This is supposed to be the fifth year of an economic “recovery,” but the jobs numbers continue to badly underperform. In February, U.S. employers added 175,000 workers to their payrolls, but that’s still below the 200,000 to 250,000 a month we need to bring down the real unemployment rate and to keep pace with young people entering the workforce.
But the employment anemia is still plaguing the U.S. economy. The labor force participation rate (63 percent) remains stuck at or near its lowest point since the late 1970s when the Bee Gees were the hottest music group in America. Amazingly, there are more than 2 million FEWER Americans in the labor force today than one year ago. Usually recoveries bring more Americans into the workforce.
Another troubling sign: weekly hours worked dipped by 0.2 hours in February. How much the record snow and cold impacted these numbers is yet undetermined.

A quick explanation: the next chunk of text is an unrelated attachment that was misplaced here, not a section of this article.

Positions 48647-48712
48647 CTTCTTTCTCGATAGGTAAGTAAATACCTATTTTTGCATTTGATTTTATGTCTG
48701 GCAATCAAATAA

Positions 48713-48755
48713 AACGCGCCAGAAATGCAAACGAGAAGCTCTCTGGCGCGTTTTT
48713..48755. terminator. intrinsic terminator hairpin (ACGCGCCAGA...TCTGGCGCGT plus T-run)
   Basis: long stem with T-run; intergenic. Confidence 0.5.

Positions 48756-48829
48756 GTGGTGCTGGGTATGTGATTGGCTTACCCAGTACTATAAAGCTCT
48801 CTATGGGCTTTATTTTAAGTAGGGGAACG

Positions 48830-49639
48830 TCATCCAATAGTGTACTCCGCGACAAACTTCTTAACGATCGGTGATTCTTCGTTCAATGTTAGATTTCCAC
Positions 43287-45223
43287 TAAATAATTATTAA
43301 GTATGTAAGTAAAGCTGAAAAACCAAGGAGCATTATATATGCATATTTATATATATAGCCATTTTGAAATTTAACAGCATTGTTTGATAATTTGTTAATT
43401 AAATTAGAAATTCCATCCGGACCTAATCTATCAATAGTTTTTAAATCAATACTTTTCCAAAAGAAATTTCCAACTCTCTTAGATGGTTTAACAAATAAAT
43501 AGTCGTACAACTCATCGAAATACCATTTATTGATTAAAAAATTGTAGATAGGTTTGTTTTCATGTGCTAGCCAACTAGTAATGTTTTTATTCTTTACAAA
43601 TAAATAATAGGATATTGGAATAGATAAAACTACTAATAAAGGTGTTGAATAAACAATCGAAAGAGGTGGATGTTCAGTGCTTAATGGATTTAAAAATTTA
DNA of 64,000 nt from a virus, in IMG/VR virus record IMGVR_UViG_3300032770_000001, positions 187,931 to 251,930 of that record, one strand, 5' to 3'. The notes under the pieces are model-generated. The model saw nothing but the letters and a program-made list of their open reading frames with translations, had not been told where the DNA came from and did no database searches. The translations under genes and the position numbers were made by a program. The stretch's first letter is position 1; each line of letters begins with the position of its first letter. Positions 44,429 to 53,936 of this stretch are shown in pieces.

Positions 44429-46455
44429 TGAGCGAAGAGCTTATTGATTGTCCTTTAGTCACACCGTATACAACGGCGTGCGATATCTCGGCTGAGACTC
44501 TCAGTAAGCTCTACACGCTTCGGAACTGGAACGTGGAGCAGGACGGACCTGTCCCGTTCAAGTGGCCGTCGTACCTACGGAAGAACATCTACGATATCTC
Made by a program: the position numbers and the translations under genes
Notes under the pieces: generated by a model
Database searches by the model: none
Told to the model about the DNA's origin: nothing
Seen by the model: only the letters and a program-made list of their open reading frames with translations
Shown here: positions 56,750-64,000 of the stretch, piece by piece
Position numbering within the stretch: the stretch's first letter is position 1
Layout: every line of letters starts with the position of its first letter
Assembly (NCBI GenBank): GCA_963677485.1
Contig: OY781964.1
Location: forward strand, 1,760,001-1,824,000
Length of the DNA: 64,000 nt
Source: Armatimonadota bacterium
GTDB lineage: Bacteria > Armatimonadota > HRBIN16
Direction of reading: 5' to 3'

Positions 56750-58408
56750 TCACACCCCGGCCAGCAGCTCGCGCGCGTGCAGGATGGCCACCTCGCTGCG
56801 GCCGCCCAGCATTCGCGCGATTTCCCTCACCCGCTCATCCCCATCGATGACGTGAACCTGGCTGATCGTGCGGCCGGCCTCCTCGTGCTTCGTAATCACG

The number of long term unemployed (six months or more) also rose by 203,000. Americans who lose their jobs are having a very hard time finding new ones.
Since this recovery began, job growth has maintained an underwhelming pace of half the employment growth of the average recovery. If the number of jobs had just kept pace with the growth of food stamps recipients, we would have at least 2 million more Americans working today. If the economy were where Obama promised it would be when he signed his stimulus bill, we would have at least 3 million more jobs and an unemployment rate of 5 percent.
It’s time for the White House to get serious about an aggressive jobs agenda. Right now it isn’t. Its two big ideas, Obamacare and the minimum wage hike, would erase nearly 3 million more jobs.
A pro-jobs agenda would mean suspending Obamacare, cutting tax rates on businesses, ending regulations that choke off jobs – especially in the energy industry – and bringing down government spending and debt to free up private sector resources. For the near 20 million Americans unemployed, underemployed, or out of the labor force, this is no recovery at all.